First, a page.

blood blisters

a week ago i wrote a poem about a girl turned woman –
the daughter of a friend –
who tugged my hair into neat little rows,
made a 10 year old girl happy because
i didn’t have to wash or brush it for a week.
the pin pricks on my scalp every time she folded
another strand into the braid was a victory,
my striped head the trophy.
some times there were dots like blood blisters
in clusters on her arms,
other times i saw her teeth when she smiled.

five days ago girl turned woman turned corpse.
i pull my own hair to try and remember.
it doesn’t work.
i make one big braid instead of a dozen little ones.
it looks slick with grease, does not save me
a week of washing.

a clot small enough to rest on the end
of my finger stuck in the softness
in her skull, her mother finds her nested
in summer sheets, no dots like blood blisters,
but a baby cradled in the crook of her arm.

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(Day 1)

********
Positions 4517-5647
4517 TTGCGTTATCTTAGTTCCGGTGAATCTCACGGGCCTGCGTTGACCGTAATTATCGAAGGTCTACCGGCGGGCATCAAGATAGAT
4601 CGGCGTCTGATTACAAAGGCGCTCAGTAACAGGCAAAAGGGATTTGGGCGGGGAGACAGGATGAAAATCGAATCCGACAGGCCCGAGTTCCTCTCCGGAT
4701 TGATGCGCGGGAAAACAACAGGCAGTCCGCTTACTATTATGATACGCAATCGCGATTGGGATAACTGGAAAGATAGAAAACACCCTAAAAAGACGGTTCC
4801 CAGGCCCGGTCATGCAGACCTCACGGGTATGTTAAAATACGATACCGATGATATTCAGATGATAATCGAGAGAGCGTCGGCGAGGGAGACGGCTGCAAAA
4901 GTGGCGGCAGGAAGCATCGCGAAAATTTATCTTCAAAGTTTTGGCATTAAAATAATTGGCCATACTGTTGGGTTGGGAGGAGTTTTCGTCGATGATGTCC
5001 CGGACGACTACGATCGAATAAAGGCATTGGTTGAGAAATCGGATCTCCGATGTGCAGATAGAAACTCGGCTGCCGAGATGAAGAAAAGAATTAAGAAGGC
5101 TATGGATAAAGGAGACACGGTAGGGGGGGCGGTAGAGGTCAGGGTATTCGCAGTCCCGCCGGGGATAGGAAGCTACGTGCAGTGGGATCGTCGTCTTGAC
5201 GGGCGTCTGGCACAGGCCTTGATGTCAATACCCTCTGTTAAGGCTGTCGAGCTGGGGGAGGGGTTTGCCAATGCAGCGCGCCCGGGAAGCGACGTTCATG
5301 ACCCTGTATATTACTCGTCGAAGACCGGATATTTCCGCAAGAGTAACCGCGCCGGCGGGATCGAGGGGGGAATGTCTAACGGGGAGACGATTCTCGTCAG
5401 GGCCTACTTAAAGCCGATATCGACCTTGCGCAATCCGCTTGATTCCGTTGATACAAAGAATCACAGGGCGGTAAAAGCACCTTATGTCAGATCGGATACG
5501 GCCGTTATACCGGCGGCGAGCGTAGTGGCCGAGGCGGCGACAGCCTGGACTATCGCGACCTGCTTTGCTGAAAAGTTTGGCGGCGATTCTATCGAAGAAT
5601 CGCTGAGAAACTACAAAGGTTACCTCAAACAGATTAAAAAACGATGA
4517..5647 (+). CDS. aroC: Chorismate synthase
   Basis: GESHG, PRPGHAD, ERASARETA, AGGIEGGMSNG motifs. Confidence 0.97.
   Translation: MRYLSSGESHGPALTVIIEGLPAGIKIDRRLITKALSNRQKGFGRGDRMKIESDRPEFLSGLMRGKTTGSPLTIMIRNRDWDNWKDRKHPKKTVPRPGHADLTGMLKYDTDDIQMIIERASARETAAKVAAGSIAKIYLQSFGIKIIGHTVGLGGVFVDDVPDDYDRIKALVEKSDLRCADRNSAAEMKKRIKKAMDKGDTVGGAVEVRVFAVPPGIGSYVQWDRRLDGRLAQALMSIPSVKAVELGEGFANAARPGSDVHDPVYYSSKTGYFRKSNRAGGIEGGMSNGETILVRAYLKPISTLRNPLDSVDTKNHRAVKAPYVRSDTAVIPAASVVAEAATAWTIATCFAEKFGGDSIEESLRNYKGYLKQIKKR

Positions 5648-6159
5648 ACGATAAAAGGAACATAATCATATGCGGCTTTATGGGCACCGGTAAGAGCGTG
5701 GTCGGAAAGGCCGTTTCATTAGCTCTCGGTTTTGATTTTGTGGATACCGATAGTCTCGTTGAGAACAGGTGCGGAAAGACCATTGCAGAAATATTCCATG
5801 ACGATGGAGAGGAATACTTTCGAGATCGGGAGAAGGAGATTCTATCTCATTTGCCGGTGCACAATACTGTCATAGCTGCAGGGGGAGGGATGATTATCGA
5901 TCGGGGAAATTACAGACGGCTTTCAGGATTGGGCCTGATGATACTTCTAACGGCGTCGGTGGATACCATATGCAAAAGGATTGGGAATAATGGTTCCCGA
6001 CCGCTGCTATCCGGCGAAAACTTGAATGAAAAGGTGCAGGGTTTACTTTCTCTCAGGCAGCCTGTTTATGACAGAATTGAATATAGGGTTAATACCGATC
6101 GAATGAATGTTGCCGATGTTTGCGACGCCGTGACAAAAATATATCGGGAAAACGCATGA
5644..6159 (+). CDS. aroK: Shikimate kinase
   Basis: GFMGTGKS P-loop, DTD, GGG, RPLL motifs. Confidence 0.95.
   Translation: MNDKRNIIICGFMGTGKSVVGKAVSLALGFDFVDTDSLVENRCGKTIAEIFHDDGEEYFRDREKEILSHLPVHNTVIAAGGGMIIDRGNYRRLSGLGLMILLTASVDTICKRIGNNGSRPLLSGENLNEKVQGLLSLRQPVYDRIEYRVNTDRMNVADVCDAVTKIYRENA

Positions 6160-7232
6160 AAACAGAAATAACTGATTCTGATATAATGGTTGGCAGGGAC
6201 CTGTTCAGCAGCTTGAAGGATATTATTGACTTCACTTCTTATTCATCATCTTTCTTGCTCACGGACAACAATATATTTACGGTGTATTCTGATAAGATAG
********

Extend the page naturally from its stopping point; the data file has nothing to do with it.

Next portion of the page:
i.
it was slippery soft.
body goop hung in strings,
torso blotched purple like
grape skins.

ii.
it cannot make tears at first.
lungs to rival a horn player,
body smaller than a trumpet.

iii.
peeled grapes mashed.
it can eat them whole.
the mashing is for me.

Prompted

The woman with delicate fingers stops ten paces from the street
corner. Her knitted scarf looks hand done, perhaps by
a granddaughter. There is a chestnut leather purse over one
shoulder, the weight setting her skeleton off balance. She
sets the bag down gently on the sidewalk, and her arms disappear
inside it’s mouth. She looks to be scrubbing at its molars, searching.
It is hard to tell whether or not she has found what she is looking for.
Her mouth widens side to side, a thirsty bullfrog. At first I think she is singing. She is not.

She is wailing. The heavily lidded eyes gather moisture in the fissures
beneath sockets, she screams in Japanese. The only word
I understand is Kodomo. Child. She looks again into the bag. Perhaps she
placed its tiny frame amongst her perfumes and kleenex, its
fingers wrapped around her house key. Ten paces from the street
corner its body has grown stiff in her distraction.